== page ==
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February 10, 2020
Dem Candidates TV Spend into New Hampshire Primaries
Following the incredibly close and unbelievably problematic Iowa caucuses, the front running Democratic candidates moved forward into the nomination process by entering the New Hampshire primaries. An unexpected outcome from Iowa that moved both Sanders and Buttigieg into a healthy lead as the candidates entered the Granite State has kept some of the big spenders undaunted in terms of spending and has kept other big names on the sidelines in television advertising spend. A recent study by Kinetiq.tv
highlights some key findings.
During the past 12 days, both Biden and Warren campaigns have completely turned off television advertisement spending across all markets in the country. The build-up to the Iowa caucuses saw these two candidates with a targeted but not significant in-market presence.
Sanders and Buttigieg have spent approximately $3million and $1million over the same period, respectively, in local market spending. Both campaigns had an echoing spend in the Iowa markets after the debacle of the vote tallying to sure up their positions. Sanders also had significant spending in the Boston/Manchester markets for the New Hampshire primaries, as well as in Nevada, which follows New Hampshire. Sanders also started early TV advertisement spending in Texas, which is a Super Tuesday state. Buttigieg included spending only in Boston/Manchester. Neither candidate has put forth any spending into South Carolina for their upcoming primaries.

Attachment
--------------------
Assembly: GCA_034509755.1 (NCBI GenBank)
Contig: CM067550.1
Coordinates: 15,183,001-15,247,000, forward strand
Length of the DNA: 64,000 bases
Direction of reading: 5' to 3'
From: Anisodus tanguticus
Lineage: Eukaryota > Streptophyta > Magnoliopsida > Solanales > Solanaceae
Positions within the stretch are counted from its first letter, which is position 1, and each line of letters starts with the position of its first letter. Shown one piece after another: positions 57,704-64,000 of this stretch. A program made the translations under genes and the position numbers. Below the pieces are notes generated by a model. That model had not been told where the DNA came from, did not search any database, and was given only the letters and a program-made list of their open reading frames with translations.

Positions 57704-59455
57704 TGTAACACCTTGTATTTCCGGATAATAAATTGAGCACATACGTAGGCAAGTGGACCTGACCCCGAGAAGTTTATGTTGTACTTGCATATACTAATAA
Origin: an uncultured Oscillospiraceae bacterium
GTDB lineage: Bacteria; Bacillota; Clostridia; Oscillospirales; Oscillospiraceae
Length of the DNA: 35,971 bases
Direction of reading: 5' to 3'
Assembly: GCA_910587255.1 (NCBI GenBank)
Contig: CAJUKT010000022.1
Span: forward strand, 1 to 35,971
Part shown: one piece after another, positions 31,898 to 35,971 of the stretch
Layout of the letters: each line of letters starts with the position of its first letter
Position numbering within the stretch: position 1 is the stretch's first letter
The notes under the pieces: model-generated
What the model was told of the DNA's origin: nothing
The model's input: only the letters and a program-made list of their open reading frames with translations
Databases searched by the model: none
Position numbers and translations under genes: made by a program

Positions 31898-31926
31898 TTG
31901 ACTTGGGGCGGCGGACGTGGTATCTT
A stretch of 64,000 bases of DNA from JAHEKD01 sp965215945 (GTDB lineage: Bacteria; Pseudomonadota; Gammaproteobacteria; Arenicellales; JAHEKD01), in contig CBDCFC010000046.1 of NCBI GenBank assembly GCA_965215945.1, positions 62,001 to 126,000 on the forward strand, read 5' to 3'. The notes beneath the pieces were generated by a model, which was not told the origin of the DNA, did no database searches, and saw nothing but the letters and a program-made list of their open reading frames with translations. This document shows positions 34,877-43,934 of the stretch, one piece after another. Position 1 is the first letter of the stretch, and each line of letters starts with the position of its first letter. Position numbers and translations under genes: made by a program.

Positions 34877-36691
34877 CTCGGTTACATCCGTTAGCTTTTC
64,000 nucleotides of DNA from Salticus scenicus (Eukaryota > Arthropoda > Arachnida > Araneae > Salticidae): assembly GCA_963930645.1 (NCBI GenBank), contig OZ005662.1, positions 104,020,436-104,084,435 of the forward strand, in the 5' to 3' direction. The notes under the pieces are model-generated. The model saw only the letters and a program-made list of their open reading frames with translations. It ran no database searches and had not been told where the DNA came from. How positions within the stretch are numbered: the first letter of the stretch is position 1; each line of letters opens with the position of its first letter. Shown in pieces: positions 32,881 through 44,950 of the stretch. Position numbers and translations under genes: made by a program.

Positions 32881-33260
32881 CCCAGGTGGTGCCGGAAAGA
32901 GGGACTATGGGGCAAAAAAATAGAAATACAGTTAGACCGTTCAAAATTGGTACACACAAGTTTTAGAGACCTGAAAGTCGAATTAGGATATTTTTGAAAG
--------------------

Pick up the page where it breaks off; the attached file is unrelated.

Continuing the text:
Candidates Bloomberg and Steyer have continued to spend massive amounts of money on television advertising during the same period of time, $43million and $27million respectively. The Bloomberg and Steyer campaigns are canvassing the major markets in the country with multi-message campaigns designed to introduce the candidates and at the same time discredit President Trump. Bloomberg’s message seems to be far-reaching into many markets, while Steyer is spending heavily in the California markets, knowing that the successful candidate must win that state.
A follow-up look at the strategies and spending of Bloomberg and Steyer campaigns will be available later this week to highlight the historical and unprecedented levels of spending at such an early primary juncture and to highlight key messages important to both candidates.
John P Derham (email@example.com